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Thread: Cracks in plaster ceiling - cover w/drywall or tear out?

  1. #1
    Engineer chassis's Avatar
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    Default Cracks in plaster ceiling - cover w/drywall or tear out?

    Kitchen has cracked plaster ceiling, built in 1950. Technically I think it's some kind of plaster board, due to some demo work I did in another room. It seems like 2' wide by whatever long of 3/8" prefab board, with 3/8" of finish plaster coat. Wire mesh lath in the corners, no lath anywhere else. Seems like a modern day plaster?

    Question is should I put drywall over the plaster to cover the kitchen ceiling? Or should I tear out the plaster ceiling and go back with drywall (about 10 sheets). The benefit to tear out is I can put in recessed lights much more easily.

    Repairing the cracks with tape and mud will be obvious and I think I want to aviod it. Unless some folks believe that a good job can be done with tape/mud. Comments?

  2. #2
    In the Trades Gary Swart's Avatar
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    I don't know what the material is or how it might look after being patched, but I would hazzard a guess that it would look like a patch job. Perhaps a professional drywall finisher could make it look good, but you'd likely spend as much money that way as you would a a tearout and replacement. The thing tp remember is that you and yours will have to live with the decision for a long time. I've found for myself that I never regret doing a remodel or repair right even if it cost more time/money.

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    DIY Senior Member sulconst2's Avatar
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    i agree with gary to do things right but a plaster demo in a kitchen is quite a messy project. i'd patch it first then a flat ceiling paint to somewhat hide imperfections. see if you can live with it. if not then remove appliances, laun floor for protection, cover all cabinets, remove any blinds, put a fan in the window, block any doorways. turn off furnace and go to town!

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    Plumber jimbo's Avatar
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    Sounds like a plaster mud job over what I believe was called lath board. It was sheets of a material similar to today's drywall. It had holes...about 3/4" diam. all over, spaced about 6" I think. The holes perfomed the same function as the slots between conventional lath slats...they allowed a "key" of mortar to penetrate and become the locking key.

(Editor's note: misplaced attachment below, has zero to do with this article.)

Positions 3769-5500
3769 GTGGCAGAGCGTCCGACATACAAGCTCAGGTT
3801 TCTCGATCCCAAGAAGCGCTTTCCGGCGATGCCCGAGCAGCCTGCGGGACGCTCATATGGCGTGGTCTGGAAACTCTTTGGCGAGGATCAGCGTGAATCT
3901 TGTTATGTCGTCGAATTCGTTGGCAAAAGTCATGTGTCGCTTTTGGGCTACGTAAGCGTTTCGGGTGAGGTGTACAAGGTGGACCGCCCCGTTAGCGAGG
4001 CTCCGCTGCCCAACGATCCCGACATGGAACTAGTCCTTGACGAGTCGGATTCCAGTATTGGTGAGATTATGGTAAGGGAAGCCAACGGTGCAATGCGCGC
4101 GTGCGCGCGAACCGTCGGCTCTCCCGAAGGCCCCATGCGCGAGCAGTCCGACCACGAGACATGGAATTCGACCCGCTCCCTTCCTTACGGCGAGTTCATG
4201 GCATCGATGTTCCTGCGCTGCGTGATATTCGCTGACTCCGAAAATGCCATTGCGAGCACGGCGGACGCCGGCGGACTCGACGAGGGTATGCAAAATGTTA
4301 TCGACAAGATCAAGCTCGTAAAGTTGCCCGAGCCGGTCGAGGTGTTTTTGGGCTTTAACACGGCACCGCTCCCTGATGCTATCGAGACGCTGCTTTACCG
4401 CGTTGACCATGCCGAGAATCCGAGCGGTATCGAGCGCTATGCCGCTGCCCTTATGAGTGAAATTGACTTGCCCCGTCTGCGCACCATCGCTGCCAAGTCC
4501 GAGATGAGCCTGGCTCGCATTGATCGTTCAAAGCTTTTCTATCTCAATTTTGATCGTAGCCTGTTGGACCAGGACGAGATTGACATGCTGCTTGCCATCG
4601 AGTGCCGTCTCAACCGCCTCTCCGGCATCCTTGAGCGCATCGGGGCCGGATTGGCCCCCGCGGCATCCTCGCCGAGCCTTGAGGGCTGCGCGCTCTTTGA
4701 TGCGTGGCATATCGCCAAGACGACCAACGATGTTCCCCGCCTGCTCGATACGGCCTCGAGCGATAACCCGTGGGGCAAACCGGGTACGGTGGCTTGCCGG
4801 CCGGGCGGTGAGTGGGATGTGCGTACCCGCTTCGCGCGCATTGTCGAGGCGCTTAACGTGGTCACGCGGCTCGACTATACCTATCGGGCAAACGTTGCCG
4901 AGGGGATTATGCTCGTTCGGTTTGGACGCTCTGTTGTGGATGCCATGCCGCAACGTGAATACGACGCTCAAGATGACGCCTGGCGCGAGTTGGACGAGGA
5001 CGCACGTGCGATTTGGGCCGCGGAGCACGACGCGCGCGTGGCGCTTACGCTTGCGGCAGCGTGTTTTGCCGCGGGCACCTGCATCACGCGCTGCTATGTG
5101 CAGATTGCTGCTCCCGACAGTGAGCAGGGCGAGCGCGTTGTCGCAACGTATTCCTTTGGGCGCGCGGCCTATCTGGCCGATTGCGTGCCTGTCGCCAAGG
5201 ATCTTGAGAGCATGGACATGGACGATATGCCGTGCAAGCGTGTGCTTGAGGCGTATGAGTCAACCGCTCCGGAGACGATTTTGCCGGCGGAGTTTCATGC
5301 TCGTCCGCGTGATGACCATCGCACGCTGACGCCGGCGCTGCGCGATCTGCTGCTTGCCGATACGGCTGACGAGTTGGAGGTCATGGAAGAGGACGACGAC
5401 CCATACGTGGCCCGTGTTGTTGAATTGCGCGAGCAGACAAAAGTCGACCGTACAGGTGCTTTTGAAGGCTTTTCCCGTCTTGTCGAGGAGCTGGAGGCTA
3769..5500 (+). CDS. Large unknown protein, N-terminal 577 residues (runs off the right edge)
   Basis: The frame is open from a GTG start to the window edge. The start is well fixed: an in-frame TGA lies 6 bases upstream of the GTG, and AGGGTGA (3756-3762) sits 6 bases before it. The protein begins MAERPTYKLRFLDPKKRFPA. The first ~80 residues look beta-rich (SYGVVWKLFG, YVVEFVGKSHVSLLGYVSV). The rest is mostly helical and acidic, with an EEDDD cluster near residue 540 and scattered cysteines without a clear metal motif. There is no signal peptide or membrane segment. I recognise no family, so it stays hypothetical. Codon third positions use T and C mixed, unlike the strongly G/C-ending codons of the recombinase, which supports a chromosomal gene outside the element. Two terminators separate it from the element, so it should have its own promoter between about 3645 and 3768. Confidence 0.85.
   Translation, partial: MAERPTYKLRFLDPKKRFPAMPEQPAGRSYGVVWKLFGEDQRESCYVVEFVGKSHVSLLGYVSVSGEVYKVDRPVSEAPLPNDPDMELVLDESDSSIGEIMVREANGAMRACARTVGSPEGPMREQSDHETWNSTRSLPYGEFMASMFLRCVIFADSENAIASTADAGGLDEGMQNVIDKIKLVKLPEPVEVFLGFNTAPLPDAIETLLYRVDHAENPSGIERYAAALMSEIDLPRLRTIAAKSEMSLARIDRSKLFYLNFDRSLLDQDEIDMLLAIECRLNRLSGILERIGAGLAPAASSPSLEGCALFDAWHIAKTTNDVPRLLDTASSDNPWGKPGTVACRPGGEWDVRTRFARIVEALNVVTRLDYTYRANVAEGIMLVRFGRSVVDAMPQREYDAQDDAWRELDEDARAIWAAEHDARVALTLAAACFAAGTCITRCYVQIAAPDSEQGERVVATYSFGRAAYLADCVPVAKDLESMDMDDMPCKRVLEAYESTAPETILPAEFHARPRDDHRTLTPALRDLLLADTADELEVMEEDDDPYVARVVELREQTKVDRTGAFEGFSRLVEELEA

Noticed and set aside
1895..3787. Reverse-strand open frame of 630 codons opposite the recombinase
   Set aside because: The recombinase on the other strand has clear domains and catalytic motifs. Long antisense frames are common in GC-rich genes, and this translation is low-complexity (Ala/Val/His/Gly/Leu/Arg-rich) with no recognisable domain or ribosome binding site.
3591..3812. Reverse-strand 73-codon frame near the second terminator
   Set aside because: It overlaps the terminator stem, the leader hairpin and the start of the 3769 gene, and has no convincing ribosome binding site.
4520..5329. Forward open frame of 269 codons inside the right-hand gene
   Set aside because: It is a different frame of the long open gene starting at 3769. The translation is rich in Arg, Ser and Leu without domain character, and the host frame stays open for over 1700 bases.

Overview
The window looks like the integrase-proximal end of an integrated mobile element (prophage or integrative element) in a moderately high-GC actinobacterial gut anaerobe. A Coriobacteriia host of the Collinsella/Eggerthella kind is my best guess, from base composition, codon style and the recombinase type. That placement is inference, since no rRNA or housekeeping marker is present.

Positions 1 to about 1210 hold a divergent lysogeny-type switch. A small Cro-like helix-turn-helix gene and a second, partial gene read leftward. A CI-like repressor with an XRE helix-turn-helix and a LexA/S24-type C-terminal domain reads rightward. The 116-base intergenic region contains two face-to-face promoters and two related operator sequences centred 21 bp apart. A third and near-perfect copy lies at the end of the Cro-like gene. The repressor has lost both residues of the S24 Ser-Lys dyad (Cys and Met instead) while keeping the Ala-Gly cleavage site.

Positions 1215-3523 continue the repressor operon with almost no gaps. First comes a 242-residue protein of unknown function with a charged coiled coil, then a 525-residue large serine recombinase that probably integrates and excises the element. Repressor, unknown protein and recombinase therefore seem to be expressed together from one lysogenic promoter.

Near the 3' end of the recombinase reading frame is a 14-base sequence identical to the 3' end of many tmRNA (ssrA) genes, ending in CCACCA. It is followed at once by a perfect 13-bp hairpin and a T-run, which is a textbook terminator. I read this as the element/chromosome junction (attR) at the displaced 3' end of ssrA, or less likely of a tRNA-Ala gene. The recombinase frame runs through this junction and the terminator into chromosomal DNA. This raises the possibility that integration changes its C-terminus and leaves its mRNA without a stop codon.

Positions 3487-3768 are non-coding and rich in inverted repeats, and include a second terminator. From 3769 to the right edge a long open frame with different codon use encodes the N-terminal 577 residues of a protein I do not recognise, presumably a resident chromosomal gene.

You could cover it all with a new layer of 1/4 or 3/8 drywall, using long screws and being careful to locate joists for the screw lines. Taking down the old ceiling is a BIG mess.

  5. #5
    Engineer chassis's Avatar
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    Thanks for the tips folks. Jimbo, what you described seems to be what I have - plaster board with a finish coat over it. Think I'll go with d/wall over existing plaster instead of complete tearout, based on dust/mess factor, and we might be selling soon.

  6. #6
    Plumber plumber1's Avatar
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    Default 50s lath

    All lath back then didn't have holes...

    Better late than never maybe.

    Try not to drill into a copper water pipe...........

    I would get my local plasterer. He likes to do small jobs and is very good.
    Last edited by plumber1; 11-11-2005 at 11:11 AM.

  7. #7
    alhurley
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    I had the same thing in a 50s house, but no cracks. Think about using 1/4" drywall since all you are doing is covering to get a new surface. Long screws and a little glue will do wonders.

  8. #8
    DIY Senior Member Mike Swearingen's Avatar
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    Best thing for disappearing plaster cracks is mudding over a 6"-8" wide strip of black vinyl screen "wire" centered along the crack, just like you would mud a strip of sheetrock tape, only feathered wider.
    (A tip from an old painter friend of mine with more than 40 years pro experience at painting old houses around here. Says he's never had a plaster crack reappear with that trick.)
    I'd definitely try that before I ripped out or covered a whole kitchen ceiling.
    Good Luck!
    Mike

  9. #9
    Plumber Cass's Avatar
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    alhurley had this one right. The cracks will most likely return if patched. Get a stud finder and find the ceiling joists and mark them on the ceiling and walls with pencil. Then if you want, chalk lines staying 1' away from the walls, it makes screwing the drywall easier. Then go over the ceiling with 1/4" drywall. Tape and mud.

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